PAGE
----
(2.) Mirizzi PL. Operative Cholangiography, its contribution to the physio-pathology of the common bile duct. The Lancet 1938;232:366-369.

(3.) Metcalfe MS, Ong T, Bruening MH, Iswariah H, Wemyss-Holden SA, Maddern GJ. Is laparoscopic intraoperative cholangiogram a matter of routine? Am J Surg 2004;187:475-481.

(4.) Massarweh NN, Flum DR. Role of intraoperative cholangiography in avoiding bile duct injury. J Am Coll Surg 2007;204:656-664.

(5.) NIH Consensus conference. Gallstones and laparoscopic cholecystectomy. Jama 1993;269:1018-1024.

(6.) Moossa AR, Easter DW, Van Sonnenberg E, Casola G, D'Agostino H. Laparoscopic injuries to the bile duct. A cause for concern. Annals of surgery 1992;215:203-208.

(7.) Berci G, Sackier JM, Paz-Partlow M. Routine or selected intraoperative cholangiography during laparoscopic cholecystectomy? Am J Surg 1991;161:355-360.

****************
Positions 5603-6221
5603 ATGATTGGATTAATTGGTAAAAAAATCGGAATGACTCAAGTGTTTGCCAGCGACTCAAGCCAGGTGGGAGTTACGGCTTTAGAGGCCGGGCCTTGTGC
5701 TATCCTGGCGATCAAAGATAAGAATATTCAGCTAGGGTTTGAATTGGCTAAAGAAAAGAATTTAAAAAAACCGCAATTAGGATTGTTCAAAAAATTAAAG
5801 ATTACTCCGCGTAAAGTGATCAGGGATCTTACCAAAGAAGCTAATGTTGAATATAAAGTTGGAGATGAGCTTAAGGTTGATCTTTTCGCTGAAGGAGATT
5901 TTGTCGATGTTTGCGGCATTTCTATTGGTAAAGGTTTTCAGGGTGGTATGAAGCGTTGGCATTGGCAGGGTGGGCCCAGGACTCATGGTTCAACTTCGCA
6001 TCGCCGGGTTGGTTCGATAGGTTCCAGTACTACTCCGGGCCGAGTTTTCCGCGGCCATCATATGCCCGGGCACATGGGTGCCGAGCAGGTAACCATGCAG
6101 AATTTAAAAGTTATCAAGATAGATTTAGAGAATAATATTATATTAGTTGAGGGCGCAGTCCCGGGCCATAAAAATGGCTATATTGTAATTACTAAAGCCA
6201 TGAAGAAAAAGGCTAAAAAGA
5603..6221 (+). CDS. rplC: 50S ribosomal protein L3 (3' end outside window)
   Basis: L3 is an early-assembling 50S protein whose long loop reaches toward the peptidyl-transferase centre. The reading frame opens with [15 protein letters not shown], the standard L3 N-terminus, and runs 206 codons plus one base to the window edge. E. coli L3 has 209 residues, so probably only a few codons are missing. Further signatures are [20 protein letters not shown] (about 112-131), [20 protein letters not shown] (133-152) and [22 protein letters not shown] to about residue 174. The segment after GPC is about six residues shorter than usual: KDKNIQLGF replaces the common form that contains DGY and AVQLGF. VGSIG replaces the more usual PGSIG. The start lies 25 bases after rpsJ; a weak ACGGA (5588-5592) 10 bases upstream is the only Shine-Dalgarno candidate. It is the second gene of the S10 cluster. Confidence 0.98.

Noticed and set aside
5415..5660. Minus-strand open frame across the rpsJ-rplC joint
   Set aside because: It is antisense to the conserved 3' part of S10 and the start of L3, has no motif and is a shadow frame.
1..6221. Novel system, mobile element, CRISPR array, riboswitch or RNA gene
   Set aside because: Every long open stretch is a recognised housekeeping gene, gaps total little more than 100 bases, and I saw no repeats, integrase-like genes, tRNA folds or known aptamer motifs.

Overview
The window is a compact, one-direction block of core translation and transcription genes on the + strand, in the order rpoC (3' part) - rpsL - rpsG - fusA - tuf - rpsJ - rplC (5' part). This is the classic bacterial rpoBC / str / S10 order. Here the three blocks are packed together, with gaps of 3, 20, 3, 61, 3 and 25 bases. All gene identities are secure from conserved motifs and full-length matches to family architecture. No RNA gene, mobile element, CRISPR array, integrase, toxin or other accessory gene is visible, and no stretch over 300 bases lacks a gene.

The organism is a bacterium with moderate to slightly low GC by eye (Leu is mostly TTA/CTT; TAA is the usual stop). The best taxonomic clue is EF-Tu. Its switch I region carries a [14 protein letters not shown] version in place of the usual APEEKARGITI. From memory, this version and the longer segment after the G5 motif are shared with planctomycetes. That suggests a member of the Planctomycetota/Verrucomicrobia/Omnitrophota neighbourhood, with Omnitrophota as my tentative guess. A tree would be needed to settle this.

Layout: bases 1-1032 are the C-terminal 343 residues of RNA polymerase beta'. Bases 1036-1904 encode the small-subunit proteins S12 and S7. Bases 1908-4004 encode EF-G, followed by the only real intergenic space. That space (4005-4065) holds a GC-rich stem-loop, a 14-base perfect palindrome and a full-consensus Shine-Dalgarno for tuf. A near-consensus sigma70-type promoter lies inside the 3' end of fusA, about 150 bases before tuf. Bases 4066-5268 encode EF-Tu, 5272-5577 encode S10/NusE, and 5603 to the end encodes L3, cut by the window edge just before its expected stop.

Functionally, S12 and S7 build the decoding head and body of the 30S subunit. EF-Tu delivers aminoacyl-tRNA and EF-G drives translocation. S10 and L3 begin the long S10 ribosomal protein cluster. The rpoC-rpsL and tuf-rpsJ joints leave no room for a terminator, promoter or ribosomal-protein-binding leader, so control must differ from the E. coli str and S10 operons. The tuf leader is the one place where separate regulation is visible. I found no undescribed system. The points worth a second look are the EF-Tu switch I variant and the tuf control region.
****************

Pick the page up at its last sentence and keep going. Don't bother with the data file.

(8.) Sackier JM, Berci G, Phillips E, Carroll B, Shapiro S, Paz-Partlow M. The role of cholangiography in laparoscopic cholecystectomy. Arch Surg 1991;126:1021-1025; discussion 1025-1026.

(9.) Lillemoe KD, Yeo CJ, Talamini MA, Wang BH, Pitt HA, Gadacz TR. Selective cholangiography. Current role in laparoscopic cholecystectomy. Annals of surgery 1992;215:669-674; discussion 674-666.

(10.) Glenn F, McSherry CK. Calculous biliary tract disease. Current Problems in Surgery 1975;12:1-38.

(11.) Mills JL, Beck DE, Harford FJ, Jr. Routine operative cholangiography. Surgery, gynecology & obstetrics 1985;161:343-345.

(12.) Kitahama A, Kerstein MD, Overby JL, Kappelman MD, Webb WR. Routine intraoperative cholangiogram. Surgery, gynecology & obstetrics 1986;162:317-322.

(13.) Neoptolemos JP, Davidson BR, Shaw DE, Lloyd D, Carr-Locke DL, Fossard DP. Study of common bile duct exploration and endoscopic sphincterotomy in a consecutive series of 438 patients. The British journal of surgery 1987;74:916-921.

(14.) Schwab G, Pointner R, Wetscher G, Glaser K, Foltin E, Bodner E. Treatment of calculi of the common bile duct. Surgery, gynecology & obstetrics 1992;175:115-120.

(15.) Sivak MV. Endoscopic management of bile duct stones. The American Journal of Surgery 1989;158:228-240.